Neuroligin-4 Regulates Excitatory Synaptic Transmission in Human Neurons.
The autism-associated synaptic-adhesion gene Neuroligin-4 (NLGN4) is poorly conserved evolutionarily, limiting conclusions from Nlgn4 mouse models for human cells. Here, we show that the cellular and subcellular expression of human and murine Neuroligin-4 differ, with human Neuroligin-4 primarily expressed in cerebral cortex and localized to excitatory synapses. Overexpression of NLGN4 in human embryonic stem cell-derived neurons resulted in an increase in excitatory synapse numbers but a remarkable decrease in synaptic strength. Human neurons carrying the syndromic autism mutation NLGN4-R704C also formed more excitatory synapses but with increased functional synaptic transmission due to a postsynaptic mechanism, while genetic loss of NLGN4 did not significantly affect synapses in the human neurons analyzed. Thus, the NLGN4-R704C mutation represents a change-of-function mutation. Our work reveals contrasting roles of NLGN4 in human and mouse neurons, suggesting that human evolution has impacted even fundamental cell biological processes generally assumed to be highly conserved.
View details for DOI 10.1016/j.neuron.2019.05.043
View details for PubMedID 31257103
gamma-Neurexin and Frizzled Mediate Parallel Synapse Assembly Pathways Antagonized by Receptor Endocytosis.
Synapse formation defines neuronal connectivity and is thus essential for neuronal circuit assembly. Trans-synaptic interactions of cell adhesion molecules are thought to induce synapse assembly. Here we demonstrate that a recently discovered and conserved short form of neurexin, gamma-neurexin, which lacks canonical extracellular domains, is nonetheless sufficient to promote presynaptic assembly in the nematode C.elegans. gamma- but not alpha-neurexin is required for assembling active zone components, recruiting synaptic vesicles, and clustering calcium channels at release sites to promote evoked synaptic transmission. Furthermore, we find that neurexin functions in parallel with the transmembrane receptor Frizzled, as the absence of both proteins leads to an enhanced phenotype-the loss of most synapses. Frizzled's pro-synaptogenic function is independent of its ligand, Wnt. Wnt binding instead eliminates synapses by inducing Frizzled's endocytosis and the downregulation of neurexin. These results reveal how pro- and anti-synaptogenic factors converge to precisely sculpt circuit formation invivo.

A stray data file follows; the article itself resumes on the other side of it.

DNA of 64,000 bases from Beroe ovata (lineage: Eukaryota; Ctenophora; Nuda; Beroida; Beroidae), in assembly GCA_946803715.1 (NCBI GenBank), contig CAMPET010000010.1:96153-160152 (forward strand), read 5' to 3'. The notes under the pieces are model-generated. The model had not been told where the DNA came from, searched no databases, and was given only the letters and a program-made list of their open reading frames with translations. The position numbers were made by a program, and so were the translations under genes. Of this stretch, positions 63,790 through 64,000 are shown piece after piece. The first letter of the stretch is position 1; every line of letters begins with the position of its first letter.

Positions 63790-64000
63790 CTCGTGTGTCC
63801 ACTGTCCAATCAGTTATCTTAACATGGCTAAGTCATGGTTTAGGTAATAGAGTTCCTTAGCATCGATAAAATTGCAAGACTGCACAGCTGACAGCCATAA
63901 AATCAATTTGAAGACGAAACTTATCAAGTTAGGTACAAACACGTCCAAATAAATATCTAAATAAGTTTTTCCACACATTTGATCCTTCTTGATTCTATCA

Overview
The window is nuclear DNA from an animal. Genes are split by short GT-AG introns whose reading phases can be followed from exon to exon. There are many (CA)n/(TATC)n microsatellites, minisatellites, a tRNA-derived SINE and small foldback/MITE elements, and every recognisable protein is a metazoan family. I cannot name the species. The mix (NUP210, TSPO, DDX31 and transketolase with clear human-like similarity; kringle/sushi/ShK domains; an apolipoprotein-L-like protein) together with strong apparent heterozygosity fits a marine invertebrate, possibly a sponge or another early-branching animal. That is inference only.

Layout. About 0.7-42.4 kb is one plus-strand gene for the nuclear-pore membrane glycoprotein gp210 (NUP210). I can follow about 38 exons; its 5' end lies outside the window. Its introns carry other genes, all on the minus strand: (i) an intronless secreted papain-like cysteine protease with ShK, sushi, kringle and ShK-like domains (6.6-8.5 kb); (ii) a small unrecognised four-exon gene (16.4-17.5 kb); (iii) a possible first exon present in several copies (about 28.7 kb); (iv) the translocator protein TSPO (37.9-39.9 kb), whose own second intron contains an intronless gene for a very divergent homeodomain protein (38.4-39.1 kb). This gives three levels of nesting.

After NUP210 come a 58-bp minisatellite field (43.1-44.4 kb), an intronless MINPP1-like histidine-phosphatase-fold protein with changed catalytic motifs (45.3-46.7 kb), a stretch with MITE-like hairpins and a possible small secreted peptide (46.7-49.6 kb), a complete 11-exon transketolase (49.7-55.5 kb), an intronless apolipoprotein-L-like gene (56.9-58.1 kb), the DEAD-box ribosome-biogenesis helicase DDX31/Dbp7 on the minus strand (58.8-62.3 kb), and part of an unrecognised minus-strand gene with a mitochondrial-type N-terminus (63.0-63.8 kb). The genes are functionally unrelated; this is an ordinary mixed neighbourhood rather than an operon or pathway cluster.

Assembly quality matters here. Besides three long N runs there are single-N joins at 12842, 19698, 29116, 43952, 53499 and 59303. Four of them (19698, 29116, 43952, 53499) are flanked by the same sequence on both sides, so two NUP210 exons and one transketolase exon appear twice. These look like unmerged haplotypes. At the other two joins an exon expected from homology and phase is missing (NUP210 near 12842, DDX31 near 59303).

View details for PubMedID 30269993
Two Clathrin Adaptor Protein Complexes Instruct Axon-Dendrite Polarity
2016; 90 (3): 564-580
The cardinal feature of neuronal polarization is the establishment and maintenance of axons and dendrites. How axonal and dendritic proteins are sorted and targeted to different compartments is poorly understood. Here, we identified distinct dileucine motifs that are necessary and sufficient to target transmembrane proteins to either the axon or the dendrite through direct interactions with the clathrin-associated adaptor protein complexes (APs) in C. elegans. Axonal targeting requires AP-3, while dendritic targeting is mediated by AP-1. The axonal dileucine motif binds to AP-3 with higher efficiency than to AP-1. Both AP-3 and AP-1 are localized to the Golgi but occupy adjacent domains. We propose that AP-3 and AP-1 directly select transmembrane proteins and target them to axon and dendrite, respectively, by sorting them into distinct vesicle pools.
View details for DOI 10.1016/j.neuron.2016.04.020
View details for Web of Science ID 000376254500016
View details for PubMedID 27151641